Students Receiving Federal Aid Are Not Making Satisfactory Academic Progress

Tougher Standards Are Needed Gao ID: HRD-82-15 December 3, 1981

Each year, the government provides billions of dollars in financial aid to students seeking a postsecondary education. GAO visited 20 institutions of higher education and reviewed more than 5,800 randomly selected student transcripts to report on the academic progress requirements of federally funded student aid programs.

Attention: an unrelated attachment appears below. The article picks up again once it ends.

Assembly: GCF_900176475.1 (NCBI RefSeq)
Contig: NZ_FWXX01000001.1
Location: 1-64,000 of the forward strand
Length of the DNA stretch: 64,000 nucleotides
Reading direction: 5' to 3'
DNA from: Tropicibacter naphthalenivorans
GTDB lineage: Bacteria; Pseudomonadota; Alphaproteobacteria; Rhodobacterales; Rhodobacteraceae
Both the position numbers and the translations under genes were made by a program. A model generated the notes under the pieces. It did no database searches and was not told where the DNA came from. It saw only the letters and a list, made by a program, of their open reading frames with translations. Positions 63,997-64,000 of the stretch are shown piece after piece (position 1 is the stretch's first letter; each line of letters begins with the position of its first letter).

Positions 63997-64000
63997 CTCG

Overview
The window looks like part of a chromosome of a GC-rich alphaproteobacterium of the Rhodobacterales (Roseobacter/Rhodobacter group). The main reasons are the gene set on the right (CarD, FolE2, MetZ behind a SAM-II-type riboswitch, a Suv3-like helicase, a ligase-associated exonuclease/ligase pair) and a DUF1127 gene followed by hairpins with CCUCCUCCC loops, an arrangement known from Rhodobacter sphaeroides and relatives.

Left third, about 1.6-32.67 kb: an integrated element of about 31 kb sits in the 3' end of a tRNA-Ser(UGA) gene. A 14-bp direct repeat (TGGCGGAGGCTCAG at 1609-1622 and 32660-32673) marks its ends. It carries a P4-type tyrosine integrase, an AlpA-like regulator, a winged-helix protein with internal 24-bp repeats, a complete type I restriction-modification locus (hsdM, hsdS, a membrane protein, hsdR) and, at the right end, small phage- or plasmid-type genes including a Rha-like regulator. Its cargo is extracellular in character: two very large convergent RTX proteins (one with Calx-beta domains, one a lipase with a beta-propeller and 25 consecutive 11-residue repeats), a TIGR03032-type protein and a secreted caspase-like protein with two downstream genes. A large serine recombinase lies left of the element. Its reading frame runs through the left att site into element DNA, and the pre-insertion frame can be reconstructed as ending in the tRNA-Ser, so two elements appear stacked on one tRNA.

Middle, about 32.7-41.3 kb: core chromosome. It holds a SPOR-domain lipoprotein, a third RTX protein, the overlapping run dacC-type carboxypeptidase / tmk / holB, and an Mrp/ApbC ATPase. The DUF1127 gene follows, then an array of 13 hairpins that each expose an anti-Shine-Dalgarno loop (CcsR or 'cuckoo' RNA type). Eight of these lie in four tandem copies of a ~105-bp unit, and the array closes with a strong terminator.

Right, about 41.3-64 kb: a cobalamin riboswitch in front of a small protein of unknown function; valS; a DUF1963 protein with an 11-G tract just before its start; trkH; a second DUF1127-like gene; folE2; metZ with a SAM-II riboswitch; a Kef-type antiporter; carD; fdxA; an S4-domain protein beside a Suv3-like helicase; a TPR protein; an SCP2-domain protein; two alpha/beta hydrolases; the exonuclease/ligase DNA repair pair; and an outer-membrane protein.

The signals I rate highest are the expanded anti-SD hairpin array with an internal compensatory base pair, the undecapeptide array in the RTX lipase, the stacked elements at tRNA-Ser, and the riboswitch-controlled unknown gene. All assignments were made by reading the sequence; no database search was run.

There are no uniform requirements among the three federal agencies who administer the major higher education programs regarding the satisfactory academic progress of students receiving financial aid. GAO found that many students receiving financial aid were not making satisfactory progress. This resulted mainly from school standards that allowed students to remain eligible for aid without proving that they were moving toward a definite goal, with adequate grades, and at a reasonable rate. In general, fewer instances of poor progress were noted among Veterans Administration (VA) aid recipients than Department of Education or Social Security Administration recipients due to the more stringent requirements set by VA. Nonenforcement of academic progress standards is a major problem. Nine of the schools visited were not enforcing their published standards. GAO estimated overpayments of about $1.28 million for schools which had not enforced their standards for Education aid recipients. Weak and nonspecific federal requirements have led to abuse of the student aid programs. Tighter academic progress standards would save federal funds now being paid to students not making satisfactory progress. With a uniform federal policy, schools would encounter fewer differences in the requirements for administering the agencies' programs, and federal agencies would be better able to coordinate their efforts in setting requirements and monitoring their enforcement. Also, students might be encouraged to enroll in programs which are more suited to their abilities.


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